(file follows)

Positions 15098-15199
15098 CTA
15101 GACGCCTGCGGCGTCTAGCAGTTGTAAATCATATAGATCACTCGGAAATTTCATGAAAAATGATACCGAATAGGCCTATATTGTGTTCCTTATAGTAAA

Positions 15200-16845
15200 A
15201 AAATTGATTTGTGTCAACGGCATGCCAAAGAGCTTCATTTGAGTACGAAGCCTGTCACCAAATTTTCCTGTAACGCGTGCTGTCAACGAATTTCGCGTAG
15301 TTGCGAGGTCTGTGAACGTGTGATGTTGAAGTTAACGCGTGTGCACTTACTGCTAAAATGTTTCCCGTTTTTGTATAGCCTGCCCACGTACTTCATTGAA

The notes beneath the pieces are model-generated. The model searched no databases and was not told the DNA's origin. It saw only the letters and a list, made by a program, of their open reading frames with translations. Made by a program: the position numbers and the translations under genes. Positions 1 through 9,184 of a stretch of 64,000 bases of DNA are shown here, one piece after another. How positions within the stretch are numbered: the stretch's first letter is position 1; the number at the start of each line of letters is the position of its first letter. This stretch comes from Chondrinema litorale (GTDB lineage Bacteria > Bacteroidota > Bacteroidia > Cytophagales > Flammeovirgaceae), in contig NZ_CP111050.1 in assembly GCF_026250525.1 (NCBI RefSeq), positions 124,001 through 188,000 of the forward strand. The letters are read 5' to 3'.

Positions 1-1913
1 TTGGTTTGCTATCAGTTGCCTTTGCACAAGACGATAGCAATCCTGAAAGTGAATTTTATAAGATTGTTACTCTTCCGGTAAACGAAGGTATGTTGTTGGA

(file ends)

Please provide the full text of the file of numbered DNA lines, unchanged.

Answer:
Positions 15098-15199
15098 CTA
15101 GACGCCTGCGGCGTCTAGCAGTTGTAAATCATATAGATCACTCGGAAATTTCATGAAAAATGATACCGAATAGGCCTATATTGTGTTCCTTATAGTAAA

Positions 15200-16845
15200 A
15201 AAATTGATTTGTGTCAACGGCATGCCAAAGAGCTTCATTTGAGTACGAAGCCTGTCACCAAATTTTCCTGTAACGCGTGCTGTCAACGAATTTCGCGTAG
15301 TTGCGAGGTCTGTGAACGTGTGATGTTGAAGTTAACGCGTGTGCACTTACTGCTAAAATGTTTCCCGTTTTTGTATAGCCTGCCCACGTACTTCATTGAA

The notes beneath the pieces are model-generated. The model searched no databases and was not told the DNA's origin. It saw only the letters and a list, made by a program, of their open reading frames with translations. Made by a program: the position numbers and the translations under genes. Positions 1 through 9,184 of a stretch of 64,000 bases of DNA are shown here, one piece after another. How positions within the stretch are numbered: the stretch's first letter is position 1; the number at the start of each line of letters is the position of its first letter. This stretch comes from Chondrinema litorale (GTDB lineage Bacteria > Bacteroidota > Bacteroidia > Cytophagales > Flammeovirgaceae), in contig NZ_CP111050.1 in assembly GCF_026250525.1 (NCBI RefSeq), positions 124,001 through 188,000 of the forward strand. The letters are read 5' to 3'.

Positions 1-1913
1 TTGGTTTGCTATCAGTTGCCTTTGCACAAGACGATAGCAATCCTGAAAGTGAATTTTATAAGATTGTTACTCTTCCGGTAAACGAAGGTATGTTGTTGGA